How many certifications does your building have?
For most facilities, that answer is one. But in some cases, it makes sense to obtain additional building certifications. Two such programs, the WELL Building Standard and the LEED rating system, are made to complement each other.
“The biggest difference is that LEED overall is about sustainability, building materials, energy efficiency and the environment, whereas WELL is much more about human sustainability,” explains Irene Nigaglioni, Partner of PBK Architects. “WELL adds in the components of health and wellness, nourishment, fitness, comfort and mind, which LEED does not have. One builds on the other.”
Built to Work Together
Despite their different areas of focus, LEED and WELL share considerable overlap. For instance, LEED requires a ventilation rate that meets ASHRAE 62.1-2010, while WELL requires the stricter 2013 version. Meeting WELL’s ventilation benchmark would mean your project meets LEED’s as well. LEED includes permanent entryway systems in an optional Enhanced IAQ Strategies credit; WELL moves entryway walk-off systems to its own credit and makes it a prerequisite for all but interiors-only projects.
“WELL starts with some components that are similar to LEED. For air conditioning, you want energy-efficient buildings with the right amount of ventilation. Lighting should include introducing natural light into the space,” says Nigaglioni. “WELL takes it a step further and makes sure that it’s not just daylight, it’s the right level of daylight hitting the eye at the right time to complement human circadian rhythms.”
Keeping track of your efforts for one certification system will no doubt help you with the documentation required for the other, Nigaglioni adds.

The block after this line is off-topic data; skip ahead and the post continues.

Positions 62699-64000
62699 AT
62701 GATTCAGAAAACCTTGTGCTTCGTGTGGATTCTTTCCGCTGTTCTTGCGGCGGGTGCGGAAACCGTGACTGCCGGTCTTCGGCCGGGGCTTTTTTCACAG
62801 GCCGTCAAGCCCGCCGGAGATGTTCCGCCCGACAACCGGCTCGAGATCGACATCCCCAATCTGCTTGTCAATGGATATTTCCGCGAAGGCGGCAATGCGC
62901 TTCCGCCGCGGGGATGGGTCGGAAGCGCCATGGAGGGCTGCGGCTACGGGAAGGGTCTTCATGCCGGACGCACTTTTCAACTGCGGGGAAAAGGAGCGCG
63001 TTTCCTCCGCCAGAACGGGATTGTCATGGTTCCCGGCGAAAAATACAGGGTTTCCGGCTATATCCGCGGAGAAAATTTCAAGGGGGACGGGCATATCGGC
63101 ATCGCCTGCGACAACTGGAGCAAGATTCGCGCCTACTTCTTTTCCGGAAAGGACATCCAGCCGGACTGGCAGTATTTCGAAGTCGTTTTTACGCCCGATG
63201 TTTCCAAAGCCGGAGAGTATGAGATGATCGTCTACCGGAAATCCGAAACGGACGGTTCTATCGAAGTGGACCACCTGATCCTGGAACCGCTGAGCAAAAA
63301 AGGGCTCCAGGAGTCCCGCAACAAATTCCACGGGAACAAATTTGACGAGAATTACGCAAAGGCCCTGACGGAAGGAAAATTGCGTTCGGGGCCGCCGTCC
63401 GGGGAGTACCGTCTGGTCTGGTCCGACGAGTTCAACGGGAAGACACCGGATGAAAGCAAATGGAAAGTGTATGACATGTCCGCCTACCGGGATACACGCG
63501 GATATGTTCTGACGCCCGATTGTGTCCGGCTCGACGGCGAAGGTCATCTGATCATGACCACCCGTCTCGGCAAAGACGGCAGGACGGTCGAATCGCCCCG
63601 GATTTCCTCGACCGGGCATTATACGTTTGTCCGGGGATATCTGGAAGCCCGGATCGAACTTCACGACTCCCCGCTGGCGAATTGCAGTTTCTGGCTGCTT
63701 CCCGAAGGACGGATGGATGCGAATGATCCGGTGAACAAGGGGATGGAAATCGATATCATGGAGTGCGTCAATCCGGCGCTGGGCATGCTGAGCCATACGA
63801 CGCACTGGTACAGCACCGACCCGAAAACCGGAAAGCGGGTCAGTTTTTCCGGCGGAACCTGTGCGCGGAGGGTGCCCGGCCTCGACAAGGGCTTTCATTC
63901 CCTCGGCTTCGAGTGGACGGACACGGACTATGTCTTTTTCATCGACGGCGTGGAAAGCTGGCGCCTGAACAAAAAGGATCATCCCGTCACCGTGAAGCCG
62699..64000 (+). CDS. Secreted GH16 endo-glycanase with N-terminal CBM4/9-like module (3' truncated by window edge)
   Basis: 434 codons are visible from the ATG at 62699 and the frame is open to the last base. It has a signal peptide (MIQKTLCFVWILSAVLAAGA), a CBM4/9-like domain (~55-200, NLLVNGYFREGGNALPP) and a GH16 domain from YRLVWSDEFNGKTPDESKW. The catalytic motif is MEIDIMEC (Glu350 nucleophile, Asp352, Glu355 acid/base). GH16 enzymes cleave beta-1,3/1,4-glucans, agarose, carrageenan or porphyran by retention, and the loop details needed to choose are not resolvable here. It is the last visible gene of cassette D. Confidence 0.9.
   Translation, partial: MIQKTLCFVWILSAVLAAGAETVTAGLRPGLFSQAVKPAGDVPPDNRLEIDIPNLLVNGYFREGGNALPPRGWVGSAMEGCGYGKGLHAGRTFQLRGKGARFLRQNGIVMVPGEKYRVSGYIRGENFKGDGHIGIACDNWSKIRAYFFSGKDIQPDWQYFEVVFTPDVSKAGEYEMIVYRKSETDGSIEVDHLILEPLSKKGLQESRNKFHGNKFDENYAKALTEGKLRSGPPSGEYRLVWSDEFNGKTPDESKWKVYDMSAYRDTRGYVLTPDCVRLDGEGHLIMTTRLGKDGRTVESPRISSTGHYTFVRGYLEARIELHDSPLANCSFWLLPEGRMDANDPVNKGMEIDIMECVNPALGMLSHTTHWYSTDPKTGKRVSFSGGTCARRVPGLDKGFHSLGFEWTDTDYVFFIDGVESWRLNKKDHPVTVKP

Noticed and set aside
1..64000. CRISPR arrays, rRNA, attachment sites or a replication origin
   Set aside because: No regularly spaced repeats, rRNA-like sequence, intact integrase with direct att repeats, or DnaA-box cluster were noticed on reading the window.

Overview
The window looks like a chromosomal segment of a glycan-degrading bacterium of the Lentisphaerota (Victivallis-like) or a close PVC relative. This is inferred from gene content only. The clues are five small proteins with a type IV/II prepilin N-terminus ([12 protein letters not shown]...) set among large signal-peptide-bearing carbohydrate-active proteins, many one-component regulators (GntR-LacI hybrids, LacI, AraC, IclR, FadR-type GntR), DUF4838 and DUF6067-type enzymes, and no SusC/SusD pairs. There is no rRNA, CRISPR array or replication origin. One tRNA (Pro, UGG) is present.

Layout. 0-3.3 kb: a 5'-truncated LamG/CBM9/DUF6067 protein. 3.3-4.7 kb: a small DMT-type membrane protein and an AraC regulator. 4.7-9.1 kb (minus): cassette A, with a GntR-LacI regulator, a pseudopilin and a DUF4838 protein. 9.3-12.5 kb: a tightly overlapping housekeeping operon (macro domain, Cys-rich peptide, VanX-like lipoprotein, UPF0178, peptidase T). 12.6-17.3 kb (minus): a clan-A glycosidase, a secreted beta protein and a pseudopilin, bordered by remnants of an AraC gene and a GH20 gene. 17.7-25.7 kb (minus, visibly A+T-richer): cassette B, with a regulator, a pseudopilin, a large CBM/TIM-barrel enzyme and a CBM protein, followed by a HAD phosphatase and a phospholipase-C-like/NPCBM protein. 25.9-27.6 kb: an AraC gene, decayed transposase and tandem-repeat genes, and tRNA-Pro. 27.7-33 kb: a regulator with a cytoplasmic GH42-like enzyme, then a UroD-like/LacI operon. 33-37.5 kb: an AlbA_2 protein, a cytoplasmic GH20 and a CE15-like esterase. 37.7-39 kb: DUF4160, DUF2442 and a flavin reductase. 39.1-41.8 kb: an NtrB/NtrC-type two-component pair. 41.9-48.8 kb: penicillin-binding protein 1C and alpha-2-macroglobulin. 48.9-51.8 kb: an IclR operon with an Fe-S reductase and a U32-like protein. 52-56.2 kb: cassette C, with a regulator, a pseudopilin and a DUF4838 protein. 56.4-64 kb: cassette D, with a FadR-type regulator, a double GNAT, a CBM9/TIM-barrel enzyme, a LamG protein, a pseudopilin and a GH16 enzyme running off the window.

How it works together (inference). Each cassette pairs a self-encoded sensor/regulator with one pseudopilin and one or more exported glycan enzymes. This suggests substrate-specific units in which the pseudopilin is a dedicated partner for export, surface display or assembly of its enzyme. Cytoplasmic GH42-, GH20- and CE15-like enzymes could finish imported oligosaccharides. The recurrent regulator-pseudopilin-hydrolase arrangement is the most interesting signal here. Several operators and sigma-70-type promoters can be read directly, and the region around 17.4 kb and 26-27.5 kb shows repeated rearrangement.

“If you’re going for WELL, you’ve already built a platform. It has prerequisites to get to the silver level, and by the time you’ve done that, you’ve accomplished LEED,” Nigaglioni says. “You can line up both of them very easily.”
Best Practices for Dual Certification
Pursuing both certifications is certainly doable, but requires some extra planning to avoid duplicating steps or underperforming on credits where the requirements differ slightly. Nigaglioni advises project teams to consider a few points to get the most out of the certification experience:
Assess your facility beforehand. “Delos, the organization behind the WELL Standard, has a questionnaire to do about your space with questions like, ‘Do you think the air conditioning levels are good?’ and ‘Do you have access to natural light?’” says Nigaglioni. “It was incredibly helpful because it lets you look at your building and say, ‘I don’t have that much farther to go. I’ve already been concerned about energy efficiency and the right systems and materials – now I just have to take it to the next level.”
Get creative. Some building types have unique requirements. Educational facilities in particular are encouraged to educate students and visitors about the building’s green credentials. “It’s not just that the building is sustainable, it’s that students participate, are engaged and have the opportunity to affect their own environment,” Nigaglioni says. “We have flat screen TVs that have information on the energy efficiency and energy consumption of the building and how it changes depending on the time of year, time of day and weather. Students really understand how those factors impact their building and start making changes to make it better.”
Avoid pitfalls. The bulk of the points in both certifications are impacted by the major building systems, such as HVAC and lighting. Project teams sometimes have trouble checking off all of the boxes in these areas, so Nigaglioni recommends examining the requirements for each area ahead of time, determining where you might struggle and making a plan to maximize the building’s efficiency.
“The hardest parts are things like looking at your air conditioning system and figuring out whether it’s as efficient as it could be,” Nigaglioni says. “Maybe it’s time to change things out. MEP systems carry the biggest load of points. In other areas, like acoustics, it’s trendy to go toward open office spaces with touchdown areas, but acoustics is a huge component of WELL certification. Are you effective at creating quiet spaces where people can go if they need to do quiet work, or does sound transmit from one space to the other?”
Janelle Penny email@example.com is senior editor of BUILDINGS.